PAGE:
Nearly a century ago, nine Black teens were wrongfully accused of raping two young White women — then arrested, tried and sentenced all in the span of two weeks. Now, former president Donald Trump’s legal team has raised eyebrows by citing that case while arguing for more time to prepare a defense in his 2020 election-obstruction case.
In March 1931, the teens who would become known as the “Scottsboro boys” were accused of raping the female mill workers as they passed through Alabama on a train. They were given barely any chance to talk to their attorneys before or during their brief trials by White juries, which led to death sentences for eight of them.
But the U.S. Supreme Court intervened upon appeal, saying that the accused youths hadn’t been given enough time to prepare proper defenses, and remanded the cases back to lower courts. The 1932 Supreme Court decision, Powell v. Alabama, would become a landmark ruling guaranteeing a defendant’s right to “reasonable time and opportunity to secure counsel.”
This week, that decision was cited by attorneys seeking to fight charges that Trump attempted to overturn the results of the 2020 election. The attorneys said their client needed more time to adequately prepare a defense, as guaranteed by Powell v. Alabama. U.S. District Judge Tanya S. Chutkan appeared unimpressed, denying the attorneys’ request that Trump’s trial start in 2026.
“I have seen many cases unduly delayed because a defendant lacks adequate representation or cannot properly review discovery because they are detained,” Chutkan said. “That is not the case here.” Trump has not been jailed or detained for an extensive period over his recent indictments.
Trump’s case was “profoundly different” from Powell, Chutkan added.
The Trump defense team’s decision to mention the “Scottsboro boys” was “unbelievably juvenile,” said Dehlia Umunna, a professor at Harvard Law School. “The Supreme Court held that there was an explicit denial of due process because the Scottsboro defendants were not afforded reasonable time and opportunity to procure counsel,” she said.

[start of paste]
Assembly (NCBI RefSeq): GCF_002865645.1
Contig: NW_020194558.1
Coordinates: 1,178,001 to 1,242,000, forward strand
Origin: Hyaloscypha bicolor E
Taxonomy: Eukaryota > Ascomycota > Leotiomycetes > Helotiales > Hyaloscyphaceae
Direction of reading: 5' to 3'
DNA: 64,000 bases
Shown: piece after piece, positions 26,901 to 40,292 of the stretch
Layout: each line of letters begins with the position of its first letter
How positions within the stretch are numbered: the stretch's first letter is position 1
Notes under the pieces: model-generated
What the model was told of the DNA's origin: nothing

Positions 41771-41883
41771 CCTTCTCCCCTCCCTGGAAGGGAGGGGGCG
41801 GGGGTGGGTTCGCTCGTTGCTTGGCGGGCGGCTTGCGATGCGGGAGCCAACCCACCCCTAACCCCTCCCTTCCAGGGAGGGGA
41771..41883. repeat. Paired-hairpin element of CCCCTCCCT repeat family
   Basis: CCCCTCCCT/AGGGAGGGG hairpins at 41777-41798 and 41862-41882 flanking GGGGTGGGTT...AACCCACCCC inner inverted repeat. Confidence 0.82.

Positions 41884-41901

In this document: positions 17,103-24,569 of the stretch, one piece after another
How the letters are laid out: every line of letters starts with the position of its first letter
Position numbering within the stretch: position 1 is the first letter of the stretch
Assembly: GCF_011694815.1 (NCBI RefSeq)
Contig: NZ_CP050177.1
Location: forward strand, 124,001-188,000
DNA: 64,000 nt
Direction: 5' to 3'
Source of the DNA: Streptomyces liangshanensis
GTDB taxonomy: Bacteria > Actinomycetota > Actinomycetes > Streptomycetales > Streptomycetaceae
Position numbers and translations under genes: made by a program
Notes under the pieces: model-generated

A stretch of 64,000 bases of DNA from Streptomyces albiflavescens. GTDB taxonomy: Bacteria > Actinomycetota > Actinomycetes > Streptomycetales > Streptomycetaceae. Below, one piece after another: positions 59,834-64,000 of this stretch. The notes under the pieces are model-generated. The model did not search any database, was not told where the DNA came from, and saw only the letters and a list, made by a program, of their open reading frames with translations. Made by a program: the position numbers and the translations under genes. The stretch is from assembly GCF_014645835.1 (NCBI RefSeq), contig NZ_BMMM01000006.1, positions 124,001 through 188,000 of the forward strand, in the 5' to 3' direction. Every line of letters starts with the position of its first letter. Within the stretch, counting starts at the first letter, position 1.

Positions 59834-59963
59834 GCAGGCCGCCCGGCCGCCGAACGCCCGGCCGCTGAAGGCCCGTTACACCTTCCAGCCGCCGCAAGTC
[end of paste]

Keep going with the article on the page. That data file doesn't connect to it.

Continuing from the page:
“That is not the case with defendant Trump. His actions leading to these charges occurred over two years ago, and he has several lawyers representing him,” Umunna said. There are no parallels between the “Scottsboro boys” case and Trump, she added.
The citation appears more aimed at Trump’s supporters “and to cast him in the position of poor black youths in the Jim Crow South who were subject to mob justice,” said Kenneth W. Mack, a professor of law and historian at Harvard University, via email.
Trump and his team have repeatedly criticized the cases against him. The former president, who is the front-runner in the 2024 Republican presidential race, is facing four separate criminal indictments: federal election-obstruction charges in D.C.; state charges of trying to obstruct the election results in Georgia; federal charges in Florida of mishandling classified documents after leaving the White House and obstructing government efforts to retrieve them; and state-level business fraud charges in New York. He and his allies have repeatedly claimed the prosecutions are politically motivated.
John Lauro, one of the attorneys for Trump, described the citation of the Powell decision as something primarily done out of duty to the court and his client, and not intended to portray the former president’s case as similar to that of the “Scottsboro boys.”
“It doesn’t mean, ‘Hey, my case is exactly like the case that I cited.’ That would be absurd. You cite a case for the legal principle it represents,” he said. “Submission to the court would have been inadequate without the citation to Powell,” he added.